1 week +

For a lot of you, 1 week will be too much time when answering the question ‘how many days to spend in Kyoto’. On a general first-time holiday to Japan where your goal is to see a large part of the country, this probably won’t be worth it for you.

Of course, there are those amongst you who would prefer to pick one place and bunker down for the duration. In this case, spending a week in Kyoto is easily doable and a great way to immerse yourself in the local culture.

Where to stay in Kyoto

So, you’ve figured out how long to spend in Kyoto, now you just need to work out where you should stay.

A lot of this will be based on the time of year you decide to go, how many people you’re traveling with, and the type of trip you’re looking to have.

The main part of Kyoto (the area I assume you want to visit) is extremely well connected by public transport. That means if you’re getting an Airbnb or hotel in Japan or a hotel in Japan, as long as they’re only 10 minutes walk or so away from the nearest station or bus stop, you won’t run into any trouble.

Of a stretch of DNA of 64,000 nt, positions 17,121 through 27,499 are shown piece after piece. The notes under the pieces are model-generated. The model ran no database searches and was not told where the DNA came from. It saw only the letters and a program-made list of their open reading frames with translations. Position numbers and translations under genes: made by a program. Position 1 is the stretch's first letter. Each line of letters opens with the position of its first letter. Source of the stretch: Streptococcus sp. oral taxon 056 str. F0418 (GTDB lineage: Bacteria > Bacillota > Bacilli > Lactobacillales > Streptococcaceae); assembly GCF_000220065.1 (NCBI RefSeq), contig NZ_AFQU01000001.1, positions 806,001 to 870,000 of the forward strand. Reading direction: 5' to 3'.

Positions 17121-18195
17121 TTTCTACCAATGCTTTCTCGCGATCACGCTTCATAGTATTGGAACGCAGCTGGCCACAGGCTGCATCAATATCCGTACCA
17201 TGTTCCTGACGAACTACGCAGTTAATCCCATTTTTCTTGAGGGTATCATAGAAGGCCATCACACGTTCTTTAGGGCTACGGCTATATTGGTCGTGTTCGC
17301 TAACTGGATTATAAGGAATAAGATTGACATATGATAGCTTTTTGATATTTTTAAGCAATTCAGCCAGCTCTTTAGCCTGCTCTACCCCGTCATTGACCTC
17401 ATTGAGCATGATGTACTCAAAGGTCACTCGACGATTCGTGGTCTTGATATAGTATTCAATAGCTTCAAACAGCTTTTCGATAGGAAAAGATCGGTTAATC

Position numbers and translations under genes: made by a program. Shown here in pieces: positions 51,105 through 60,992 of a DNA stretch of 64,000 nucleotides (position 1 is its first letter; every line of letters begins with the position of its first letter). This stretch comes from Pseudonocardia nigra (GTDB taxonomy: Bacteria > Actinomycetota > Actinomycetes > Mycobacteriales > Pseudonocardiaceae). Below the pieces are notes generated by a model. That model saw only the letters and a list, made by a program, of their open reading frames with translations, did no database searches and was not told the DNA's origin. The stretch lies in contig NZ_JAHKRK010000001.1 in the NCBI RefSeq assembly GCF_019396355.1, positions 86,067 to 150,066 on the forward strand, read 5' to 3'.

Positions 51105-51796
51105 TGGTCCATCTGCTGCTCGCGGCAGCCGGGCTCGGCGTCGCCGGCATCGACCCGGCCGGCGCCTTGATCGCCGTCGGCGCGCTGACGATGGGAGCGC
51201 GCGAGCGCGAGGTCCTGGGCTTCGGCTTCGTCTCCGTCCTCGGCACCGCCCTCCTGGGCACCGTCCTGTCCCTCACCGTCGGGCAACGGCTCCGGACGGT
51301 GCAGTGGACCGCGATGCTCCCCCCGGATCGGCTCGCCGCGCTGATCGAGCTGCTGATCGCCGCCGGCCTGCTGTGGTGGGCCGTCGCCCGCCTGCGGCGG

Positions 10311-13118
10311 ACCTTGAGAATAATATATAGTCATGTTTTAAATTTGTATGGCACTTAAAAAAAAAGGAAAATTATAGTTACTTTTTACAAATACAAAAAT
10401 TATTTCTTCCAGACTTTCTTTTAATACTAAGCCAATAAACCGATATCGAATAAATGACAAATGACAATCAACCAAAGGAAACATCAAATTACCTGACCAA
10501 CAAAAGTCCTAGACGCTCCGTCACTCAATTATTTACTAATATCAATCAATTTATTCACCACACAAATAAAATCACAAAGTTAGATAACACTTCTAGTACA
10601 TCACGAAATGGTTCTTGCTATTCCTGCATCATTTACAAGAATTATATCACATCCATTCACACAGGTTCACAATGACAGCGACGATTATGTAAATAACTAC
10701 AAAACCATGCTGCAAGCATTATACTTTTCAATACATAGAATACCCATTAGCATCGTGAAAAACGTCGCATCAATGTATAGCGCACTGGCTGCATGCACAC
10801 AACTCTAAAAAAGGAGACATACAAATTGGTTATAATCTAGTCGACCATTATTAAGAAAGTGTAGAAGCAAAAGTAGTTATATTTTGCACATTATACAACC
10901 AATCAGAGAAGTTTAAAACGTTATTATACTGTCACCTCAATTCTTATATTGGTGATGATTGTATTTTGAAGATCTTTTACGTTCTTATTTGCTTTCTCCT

In terms of suggesting an actual area to stay in, if you’re looking for something a bit closer to the action, I’d suggest somewhere around Gion. It’s a big area and is within walking distance of some of Kyoto’s most historic neighborhoods as well as Downtown Kyoto (basically the ‘main’ city area with more shops and restaurants than you could visit in a lifetime).

Type of Accommodation

Kyoto Airbnb
Traditional Machiya Airbnb in Kyoto

If you’re only staying for a couple of days, you may prefer the convenience of a hotel. You don’t have to worry about contacting the host, you’ll almost always have access to a 24-hour check-in desk, and it might end up being less hassle than other options.

Take it from someone who’s had their Airbnb in Japan canceled 12 hours before check-in…